Nationwide, solar installers are projected to see more growth in the coming years compared to any other occupation — but the profession still represents a fraction of the total workforce. There were about 11,300 solar installers in 2016, with the industry expected to reach close 23,100 in 2026.

That’s compared to more than 156 million non-farm workers across the country in 2016, according to the bureau’s Occupational Employment Statistics program.

The median annual wage for a solar installer last year was more than $42,000, compared to the median annual wage of less than $39,000 for all occupations.

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Wind energy, which represents more than one-third of the state’s power generation, also has seen exponential growth. The Iowa Environmental Council estimated last year that 2,600 megawatts worth of wind turbines were under construction and another roughly 1,800 megawatts were in advanced development.

Wind turbine service technicians, which led the nation as the fastest growing profession in 2017, has fallen to second, yet still is anticipated to grow from about 5,800 people in 2016 to 11,300 in 2026, marking an approximately 96 percent increase, according to the bureau.

Turbine technicians earned a median annual wage of about $54,000 last year.

Arnold said Kirkwood’s program takes in 18 new students each semester, with the new solar and wind program expected to be in even higher demand.

“I fully anticipate we will have a waiting list this year,” he said.

Arnold added that many skills of a wind turbine technician — such as electrical troubleshooting, wiring and diagnosis and repair — are applicable to the solar industry.

Solar Diversity Report

As the nation’s solar market grows, a new report has found the industry falls slightly behind the U.S. workforce in terms of diversity.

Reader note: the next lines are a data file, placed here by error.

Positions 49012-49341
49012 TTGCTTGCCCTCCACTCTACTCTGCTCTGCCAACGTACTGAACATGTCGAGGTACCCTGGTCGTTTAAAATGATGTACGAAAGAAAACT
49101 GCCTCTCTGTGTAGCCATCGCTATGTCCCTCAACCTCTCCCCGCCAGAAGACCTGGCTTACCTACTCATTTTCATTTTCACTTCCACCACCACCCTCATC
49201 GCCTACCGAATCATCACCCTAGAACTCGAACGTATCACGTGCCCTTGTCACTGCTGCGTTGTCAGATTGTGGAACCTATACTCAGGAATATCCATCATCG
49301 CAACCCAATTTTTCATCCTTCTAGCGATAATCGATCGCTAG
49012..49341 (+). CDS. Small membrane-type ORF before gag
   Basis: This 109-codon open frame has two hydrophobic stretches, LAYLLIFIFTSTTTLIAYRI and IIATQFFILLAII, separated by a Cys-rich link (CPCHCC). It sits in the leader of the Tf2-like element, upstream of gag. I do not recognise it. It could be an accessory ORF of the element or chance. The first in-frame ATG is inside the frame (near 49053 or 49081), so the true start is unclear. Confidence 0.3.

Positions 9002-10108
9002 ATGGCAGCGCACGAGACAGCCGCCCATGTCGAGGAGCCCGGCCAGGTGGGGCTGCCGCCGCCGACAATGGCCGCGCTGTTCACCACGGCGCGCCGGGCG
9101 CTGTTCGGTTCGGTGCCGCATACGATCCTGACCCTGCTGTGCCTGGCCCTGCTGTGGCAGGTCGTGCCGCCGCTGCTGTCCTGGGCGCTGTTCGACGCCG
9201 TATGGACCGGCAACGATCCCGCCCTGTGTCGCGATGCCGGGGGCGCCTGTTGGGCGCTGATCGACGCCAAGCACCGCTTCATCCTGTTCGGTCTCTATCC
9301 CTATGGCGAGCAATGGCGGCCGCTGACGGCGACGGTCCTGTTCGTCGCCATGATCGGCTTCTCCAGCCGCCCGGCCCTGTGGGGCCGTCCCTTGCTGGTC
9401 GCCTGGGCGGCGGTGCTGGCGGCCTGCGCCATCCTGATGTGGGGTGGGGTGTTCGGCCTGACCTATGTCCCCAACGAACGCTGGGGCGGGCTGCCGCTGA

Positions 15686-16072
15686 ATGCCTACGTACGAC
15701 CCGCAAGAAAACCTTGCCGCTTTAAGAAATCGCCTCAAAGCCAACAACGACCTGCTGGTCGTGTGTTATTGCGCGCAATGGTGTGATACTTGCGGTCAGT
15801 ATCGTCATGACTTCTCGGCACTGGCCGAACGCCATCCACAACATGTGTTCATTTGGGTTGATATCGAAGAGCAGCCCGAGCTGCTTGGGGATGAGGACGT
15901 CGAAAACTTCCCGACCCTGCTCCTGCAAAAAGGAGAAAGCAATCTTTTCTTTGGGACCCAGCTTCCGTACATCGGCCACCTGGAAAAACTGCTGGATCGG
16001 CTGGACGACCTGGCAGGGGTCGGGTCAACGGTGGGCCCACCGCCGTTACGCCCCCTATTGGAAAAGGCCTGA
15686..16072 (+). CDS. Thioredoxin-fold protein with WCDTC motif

The U.S. Solar Industry Diversity Study 2019 — completed by the Solar Foundation and Solar Energy Industries Association — found that women and blacks remain underrepresented in the industry.

The study found that, while women make up 47 percent of the U.S. workforce, they only represent about a quarter of the solar workforce.

Blacks make up 12 percent of the U.S. workforce, yet only about 8 percent of the solar workforce, according to the study.

Nearly 90 percent of senior executives in solar are white, while 80 percent are men.

What’s more, a gender wage gap also exists in solar professions — with women making 74 cents on the dollar compared to men, according to the report.

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The study does note that an increasing number of solar companies are tracking diversity, as well as creating strategies to address such matters.

“The industry is not immune to the challenges the wider business community faces in fostering a diverse and inclusive workforce,” the report states. “It is a very encouraging sign that leaders across the solar industry are identifying diversity and inclusion as top priorities.”

• Comments: (319) 398-8309; mitchell.schmidt@thegazette.com